The Power of Understanding Patient Needs

Aug 28, 2013
Complex, chronic conditions need specialized care. Express Scripts specialist pharmacists understand unique patient needs and when to go the extra mile.
  • High Blood Cholesterol
  • High Blood Pressure/Heart Disease

As a cardiovascular specialist pharmacist, Ed Dannemiller often encounters patients who have lived with heart disease for many years. Many of them have basically given up on ever feeling better. Given his clinical specialization, 28 years of experience as a pharmacist, and personal experience helping close family members battle chronic conditions including heart disease and stroke, Ed knows his help and guidance could mean the difference between life and death for some patients.

Understanding Patient Needs

“My job is to help patients make decisions that put them on the right track for better health outcomes,” Ed says. “I do whatever it takes.”

That is part of his commitment to the patients he helps every day. Sometimes, “whatever it takes” goes far beyond what is considered part of a pharmacist’s normal workday.

“I can only really help the patient if I understand what is going on in his or her life, get to the root cause of the problem and actively engage the patient in his or her own care,” Ed says.

Recently, Ed’s work with an elderly heart disease patient demonstrated why his specialization and dedication are critical to effective patient-centric care

Going Beyond the Routine 

Ed called a patient to follow up on a couple of missed refills for medications that are important in preventing a possible heart attack or heart failure. Refill reminders are a common tool used by pharmacy benefit managers to help patients be more adherent by ensuring they don’t run out of vital medication.

Ed immediately realized it would take much more than a routine phone call to bring about positive behavior change in the patient.

“Our research has shown there are many things that contribute to nonadherence,” Ed says. “This patient had good intentions but previous setbacks were really affecting the decisions he was making.”

When Medications Don’t Help

The patient sounded depressed and disengaged from his own health, Ed says.

“Rather than tell him what he should be doing differently, I asked him how he was doing and why he wasn’t taking his medication. He said his worsening heart failure made it impossible for him to do even simple tasks without running out of breath,” he says.

The patient had also been recently diagnosed with an irregular heart rhythm, raising the risk of a stroke. When his condition started making everyday tasks seem insurmountable, the patient became depressed. This led to heavy drinking. Combined with his stroke medication, the excess alcohol greatly increased the risk of complications, such as internal bleeding.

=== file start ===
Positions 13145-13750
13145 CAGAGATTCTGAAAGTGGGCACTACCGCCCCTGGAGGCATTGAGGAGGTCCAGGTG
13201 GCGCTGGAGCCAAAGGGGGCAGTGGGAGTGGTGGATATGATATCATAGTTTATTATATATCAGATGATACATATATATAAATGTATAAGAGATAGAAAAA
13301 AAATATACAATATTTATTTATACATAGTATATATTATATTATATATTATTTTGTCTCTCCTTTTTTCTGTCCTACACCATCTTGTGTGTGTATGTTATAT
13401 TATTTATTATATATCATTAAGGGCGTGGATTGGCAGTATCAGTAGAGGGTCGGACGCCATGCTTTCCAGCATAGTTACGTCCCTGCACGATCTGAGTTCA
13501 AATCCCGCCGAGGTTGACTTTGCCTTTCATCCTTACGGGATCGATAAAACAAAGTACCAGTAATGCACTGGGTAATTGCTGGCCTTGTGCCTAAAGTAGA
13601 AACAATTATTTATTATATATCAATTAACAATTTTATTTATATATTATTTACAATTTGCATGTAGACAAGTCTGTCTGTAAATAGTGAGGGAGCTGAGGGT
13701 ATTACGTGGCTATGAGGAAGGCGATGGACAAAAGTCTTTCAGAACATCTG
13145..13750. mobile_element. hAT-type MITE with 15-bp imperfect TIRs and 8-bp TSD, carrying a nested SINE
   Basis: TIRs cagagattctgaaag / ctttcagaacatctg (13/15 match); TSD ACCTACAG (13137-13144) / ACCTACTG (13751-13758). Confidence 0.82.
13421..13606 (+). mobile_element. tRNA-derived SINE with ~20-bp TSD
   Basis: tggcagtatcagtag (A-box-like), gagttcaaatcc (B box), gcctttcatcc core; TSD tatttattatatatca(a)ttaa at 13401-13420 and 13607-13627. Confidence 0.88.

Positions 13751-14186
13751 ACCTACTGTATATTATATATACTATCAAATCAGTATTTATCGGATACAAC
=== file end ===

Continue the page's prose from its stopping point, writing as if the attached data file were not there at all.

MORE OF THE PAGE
“He was stuck in a downward spiral of depression and drinking, but at the same time, he knew full well his decisions were making his illness worse,” Ed says.

His doctor discontinued the stroke medication because of the risk of complications from the patient’s alcohol consumption.

“It was obvious that if I couldn’t help change his behavior, he was going to end up in the emergency room with a heart attack, a stroke or worse,” Ed says.

Turning Good Intentions Into Better Behavior

Ed said he offered the patient help – if he first helped himself.

“I told him I would talk to his doctor about restarting the stroke medication and trying alternatives if he agreed to quit drinking,” Ed says. “It was like I offered him a lifeline. He jumped at it.”

Together they created a plan improve adherence that made sense for the patient and motivated him to get back on track.

“I called a week later and he was a transformed man. He was excited about the progress he had made, was taking all his medications and had not had a drink in five days. He said he felt ready to face his doctor again,” Ed says. “The doctor was thrilled to hear about the patient’s attitude change and really appreciated the practical help and advice I shared.”

Since then, Ed has checked in with the patient, who continues to be adherent to his treatment and to his promise to be a more engaged patient. And he has stayed away from alcohol.

Ed’s intervention turned his life around.

“That’s the privilege of being a specialist pharmacist,” Ed says. “I can help save lives and make a difference in ways that wouldn’t be possible in any other job.”

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